Earlier this year Westminster Magistrates Court, in the United Kingdom, refused the US application to extradite Julian Assange to the US. The Guardian Editorial Board noted that your incoming administration “can, and should, let Mr. Assange walk free”. We had hoped that this might be the occasion to draw a line under this prosecution. Unfortunately, the US Department of Justice is still pursuing this case, leaving Julian Assange facing a third year of incarceration in Belmarsh High-Security prison.

Mr. Assange, an Australian member of the press who had been invited to this country by The Guardian in 2010 to work on these publications in concert with the UK’s free press traditions, is the subject of a US criminal case. The effect of your predecessor’s decision to take a criminal case against a member of the press working in our country is to restrict the scope of permissible press activities anywhere around the world, and set a precedent that others will no doubt exploit.

The case against Mr. Assange weakens the right to publish important information that a government finds uncomfortable. Indeed, this value is central to a free and open society. The case against Mr. Assange also undermines public confidence in our legal systems. Our countries are also increasingly confronted with the contradiction of advocating for press freedom abroad while holding Mr. Assange for years in the UK’s most notorious prison at the request of the US government.

We appeal to you to drop this prosecution, an act that would be a clarion call for freedom that would echo around the globe.


The Members of the Parliamentary Groups of MeRA25 and SYRIZA in Greece’s Parliament

09.07.2021 – US, United States – David Swanson

Biden Defends Ending a War He’s Not Fully Ending
(Image by Sohaib Ghyasi on Unsplash)

It’s been a dream of peace-loving people everywhere for over 20 years now for a U.S. government to end a war and to speak in support of having done so. Sadly, Biden is only partially ending one of the endless wars, none of the others having yet been fully ended either, and his remarks on Thursday were too glorifying of war to be of much use in the cause of abolishing it.

That said, one would not wish for Biden to bow before the belligerent demands of the U.S. media and escalate every possible war until all life on earth is ended on a day of record ratings and advertising revenue. It’s helpful that there is some limit to how far he’ll go.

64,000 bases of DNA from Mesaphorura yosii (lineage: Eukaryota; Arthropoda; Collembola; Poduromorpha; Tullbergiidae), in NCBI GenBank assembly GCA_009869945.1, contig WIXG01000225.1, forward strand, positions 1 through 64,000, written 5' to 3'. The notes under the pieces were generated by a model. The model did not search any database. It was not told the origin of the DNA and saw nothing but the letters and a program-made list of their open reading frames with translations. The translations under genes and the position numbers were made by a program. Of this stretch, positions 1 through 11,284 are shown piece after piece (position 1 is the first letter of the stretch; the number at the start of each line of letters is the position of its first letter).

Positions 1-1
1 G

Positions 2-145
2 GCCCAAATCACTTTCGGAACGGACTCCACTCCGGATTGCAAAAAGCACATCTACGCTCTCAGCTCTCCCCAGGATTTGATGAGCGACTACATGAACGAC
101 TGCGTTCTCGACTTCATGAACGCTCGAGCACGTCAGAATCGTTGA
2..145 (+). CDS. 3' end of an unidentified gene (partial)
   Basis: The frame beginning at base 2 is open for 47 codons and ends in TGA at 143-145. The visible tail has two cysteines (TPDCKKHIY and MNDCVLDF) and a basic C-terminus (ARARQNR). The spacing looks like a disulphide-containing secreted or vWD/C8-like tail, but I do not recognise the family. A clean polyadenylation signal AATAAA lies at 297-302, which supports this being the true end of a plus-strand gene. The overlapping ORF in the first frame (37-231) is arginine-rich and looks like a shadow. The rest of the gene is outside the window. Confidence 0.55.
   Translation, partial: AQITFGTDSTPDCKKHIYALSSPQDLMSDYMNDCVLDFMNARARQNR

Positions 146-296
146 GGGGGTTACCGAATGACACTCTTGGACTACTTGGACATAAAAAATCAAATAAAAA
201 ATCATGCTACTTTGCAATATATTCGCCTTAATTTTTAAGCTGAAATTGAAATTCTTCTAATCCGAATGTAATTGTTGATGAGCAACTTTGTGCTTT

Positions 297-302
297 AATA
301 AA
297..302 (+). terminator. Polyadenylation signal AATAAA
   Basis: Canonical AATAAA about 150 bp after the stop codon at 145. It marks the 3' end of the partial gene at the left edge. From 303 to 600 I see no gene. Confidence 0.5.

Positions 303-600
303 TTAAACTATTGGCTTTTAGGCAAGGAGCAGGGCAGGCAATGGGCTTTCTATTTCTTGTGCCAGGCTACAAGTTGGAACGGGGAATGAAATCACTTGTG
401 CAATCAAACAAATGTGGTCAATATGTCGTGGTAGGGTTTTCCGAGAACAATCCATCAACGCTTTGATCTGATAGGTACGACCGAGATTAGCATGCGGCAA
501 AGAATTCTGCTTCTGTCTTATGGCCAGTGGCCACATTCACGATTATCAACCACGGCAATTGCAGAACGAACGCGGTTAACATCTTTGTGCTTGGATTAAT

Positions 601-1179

Biden pretends that the United States attacked Afghanistan legally, justly, righteously, for noble motives. This is harmful false history. It seems helpful at first because it feeds into his “We did not go to Afghanistan to nation-build” schtick which becomes a basis for withdrawing troops. However, bombing and shooting people doesn’t actually build anything no matter how long or how heavily you do it, and actual assistance to Afghanistan — reparations in fact — would be a very appropriate third choice beyond the false dichotomy of shoot them or abandon them.

Biden pretends not only that the war was launched for good reason, but that it succeeded, that it “degraded the terrorist threat.” This is an example of going so big with a lie that people will miss it. The claim is ludicrous. The war on terrorism has taken a couple of hundred cave-dwellers and expanded them into thousands spread across continents. This crime is a horrendous failure on its own terms.

It’s nice to hear from Biden that “it’s the right and the responsibility of the Afghan people alone to decide their future and how they want to run their country.” But he doesn’t mean it, not with a commitment to keeping mercenaries and lawless agencies in Afghanistan, and missiles ready to do further damage from outside its borders. This has long been largely an air war, and you can’t end an air war by removing ground troops. Nor is it especially helpful to wreck a place and then declare it the responsibility of those left alive to run it now.

Not to worry, however, because Biden proceeded to make clear that the U.S. government would continue funding, training, and arming the Afghan military (clearly at a reduced level). He then recounted how he had recently instructed that government as to what it needed to do. Oh, and he plans to get other nations to control an airport in Afghanistan — in support of course of Afghanistan’s rights and responsibilities.

(He added as a side note that the U.S. would “continue to provide civilian and humanitarian assistance, including speaking out for the rights of women and girls.” This effort compares with what’s needed as Biden’s domestic health, wealth, environment, infrastructure, education, retirement, and labor efforts compare with what’s needed.)

All is well, Biden explains, and the reason the U.S. is helping people who collaborated in its evil occupation flee for their lives is simply that they don’t have jobs. Of course there isn’t anybody else anywhere in the world who doesn’t have a job.

If you make it this far into Biden’s firehose of BS, he starts sounding quite sensible:

“But for those who have argued that we should stay just six more months or just one more year, I ask them to consider the lessons of recent history. In 2011, the NATO Allies and partners agreed that we would end our combat mission in 2014.  In 2014, some argued, ‘One more year.’  So we kept fighting, and we kept taking [and primarily causing] casualties.  In 2015, the same.  And on and on. Nearly 20 years of experience has shown us that the current security situation only confirms that ‘just one more year’ of fighting in Afghanistan is not a solution but a recipe for being there indefinitely.”

Can’t argue with that. Nor can one argue with the admissions of failure that follow (albeit in conflict with the earlier claim of success):